Water Pollution

Hong Kong red tide
May 28, 2014
In future, Hong Kong will not only face water challenges from a stretched resource in terms of quantity, but also from deteriorating quality. The latter issue is especially grim, since no matter from land or ocean, Hong Kong’s water sources may literally be inundated with all kinds of pollutions. “Across the country, China has a severe scarcity of safe drinking water”, noted a special report published on China Reform on Caixin Net (http://magazine.caixin.com/2014-03-31/100658681.html) (The Caixin special report). In 2010, amongst all seven major basins – including the Pearl River Basin – only 28.7 percent were found to have I-II water rating, which is considered safe for potable use.
While political posturing in India over the state of the River Ganges – considered sacred by Hindus – has reached a new high during the country’s current election season, the National Green Tribunal (NGT) has decided to do something about it.
A new mangrove forest is to be planted along the lower reaches of the Thi Vai River near Ho Chi Minh City as part of effort to stop industrial pollution being discharged into Dong Nai Delta, a critical wetland environment.
Polluted pond in rural China
February 19, 2014
Although China’s air pollution gets more headlines, its problem with water pollution is just as urgent and arguably more severe. One-fifth of the country’s rivers are toxic, while two-fifths are classified as seriously polluted. In 2012 more than half of China’s cities had water that was “poor” or “very poor”. To address this issue the Ministry of Environmental Protection is putting together a CNY2 trillion yuan (USD330 billion) action plan – exceeding the CNY1.7 trillion (USD277 billion) being spent to combat air pollution.
China's Ministry of Water Resources says it has established a new performance appraisal system to evaluate local governments on their management of water resources.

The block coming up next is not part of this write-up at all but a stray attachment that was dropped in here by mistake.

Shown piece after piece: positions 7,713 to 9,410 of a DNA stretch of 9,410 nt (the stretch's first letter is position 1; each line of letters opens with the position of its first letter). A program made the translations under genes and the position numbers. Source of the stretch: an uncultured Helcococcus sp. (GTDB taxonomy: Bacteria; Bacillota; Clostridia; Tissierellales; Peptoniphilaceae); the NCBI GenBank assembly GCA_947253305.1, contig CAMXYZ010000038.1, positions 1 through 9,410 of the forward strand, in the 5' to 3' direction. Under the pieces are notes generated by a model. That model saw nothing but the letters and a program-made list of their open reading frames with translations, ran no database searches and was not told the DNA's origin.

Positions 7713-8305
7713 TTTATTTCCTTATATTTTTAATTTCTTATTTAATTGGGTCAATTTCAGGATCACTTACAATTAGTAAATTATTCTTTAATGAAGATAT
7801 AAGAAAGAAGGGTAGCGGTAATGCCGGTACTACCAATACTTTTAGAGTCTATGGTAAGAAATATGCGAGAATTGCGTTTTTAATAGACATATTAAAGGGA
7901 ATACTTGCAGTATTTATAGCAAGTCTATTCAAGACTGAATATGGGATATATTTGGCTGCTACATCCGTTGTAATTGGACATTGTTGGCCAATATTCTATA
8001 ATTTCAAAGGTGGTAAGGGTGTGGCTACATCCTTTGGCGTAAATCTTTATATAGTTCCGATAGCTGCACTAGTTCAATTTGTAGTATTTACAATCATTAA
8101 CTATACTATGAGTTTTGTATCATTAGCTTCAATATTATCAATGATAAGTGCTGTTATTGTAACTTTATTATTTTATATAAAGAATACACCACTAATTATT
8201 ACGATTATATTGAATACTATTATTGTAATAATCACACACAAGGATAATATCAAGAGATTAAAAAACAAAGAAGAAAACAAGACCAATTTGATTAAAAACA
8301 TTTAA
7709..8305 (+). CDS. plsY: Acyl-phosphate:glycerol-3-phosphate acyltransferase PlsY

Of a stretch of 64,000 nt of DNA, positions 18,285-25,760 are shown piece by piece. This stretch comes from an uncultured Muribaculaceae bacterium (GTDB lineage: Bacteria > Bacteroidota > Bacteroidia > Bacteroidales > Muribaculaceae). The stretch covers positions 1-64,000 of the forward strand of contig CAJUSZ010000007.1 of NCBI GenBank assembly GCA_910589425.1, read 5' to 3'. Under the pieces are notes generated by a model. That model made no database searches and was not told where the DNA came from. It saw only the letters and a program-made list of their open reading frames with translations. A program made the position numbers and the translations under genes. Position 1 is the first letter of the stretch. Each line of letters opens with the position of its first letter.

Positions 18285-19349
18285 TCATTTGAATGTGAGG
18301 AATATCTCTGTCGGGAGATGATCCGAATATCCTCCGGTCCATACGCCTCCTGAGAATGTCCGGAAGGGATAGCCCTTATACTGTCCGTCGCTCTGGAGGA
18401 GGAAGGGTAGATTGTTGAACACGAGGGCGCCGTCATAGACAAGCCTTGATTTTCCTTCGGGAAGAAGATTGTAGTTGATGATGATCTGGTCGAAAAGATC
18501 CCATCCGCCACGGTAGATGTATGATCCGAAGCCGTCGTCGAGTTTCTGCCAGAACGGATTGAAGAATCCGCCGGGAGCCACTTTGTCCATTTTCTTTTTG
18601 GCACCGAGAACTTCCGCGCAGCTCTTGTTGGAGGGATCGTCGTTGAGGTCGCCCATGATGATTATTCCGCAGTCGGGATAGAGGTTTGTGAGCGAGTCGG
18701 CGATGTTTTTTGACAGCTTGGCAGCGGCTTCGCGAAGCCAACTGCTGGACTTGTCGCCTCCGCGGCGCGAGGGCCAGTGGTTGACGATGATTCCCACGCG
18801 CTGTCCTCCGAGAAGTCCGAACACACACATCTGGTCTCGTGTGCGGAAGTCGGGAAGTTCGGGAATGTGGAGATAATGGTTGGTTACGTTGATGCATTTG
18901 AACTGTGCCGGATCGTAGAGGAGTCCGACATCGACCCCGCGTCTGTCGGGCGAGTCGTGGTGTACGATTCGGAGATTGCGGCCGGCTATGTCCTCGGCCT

Chinese scientists claim to have developed a type of nanomaterial which can catalyze algae masses growing on water surfaces into inorganic earth.
Vietnam’s Ho Chi Minh City has asked a neighboring province to move a toxic industrial park because it is threatening the water resources for almost 10 million people.
China has begun research to discover the real extent of the condition of its underground water, according to an official from China's top economic planning agency.
Measuring China's awful water pollution
February 25, 2013
The chickens from China’s decades-long custom of turning a blind eye to the damage inflicted on its environment in return for developing an economic powerhouse are finally coming home to roost as an increasingly-agitated populace demands action from its leaders. With suffocating smog in Beijing and other major cities still making headlines around the world, renewed focus is now being turned on China’s deplorable fresh water conditions as the government scrambles to show it is in control by issuing reams of new standards on industrial pollution and promising to punish violators.
Water, water everywhere but not a drop to drink
February 22, 2013
Despite plans to invest up to USD850 billion over the next ten years in a bid to improve filthy water supplies, experts warn of minimal impact on the damage caused by decades of pollution during China’s rapid economic growth. Rather than more cost-effectively preventing pollution at source, money is being poured into water treatment and desalination. The central government has earmarked 4 trillion yuan (USD650 million) for investment in rural water conservation projects between 2011 and 2020 – four times as much as was spent in the previous decade.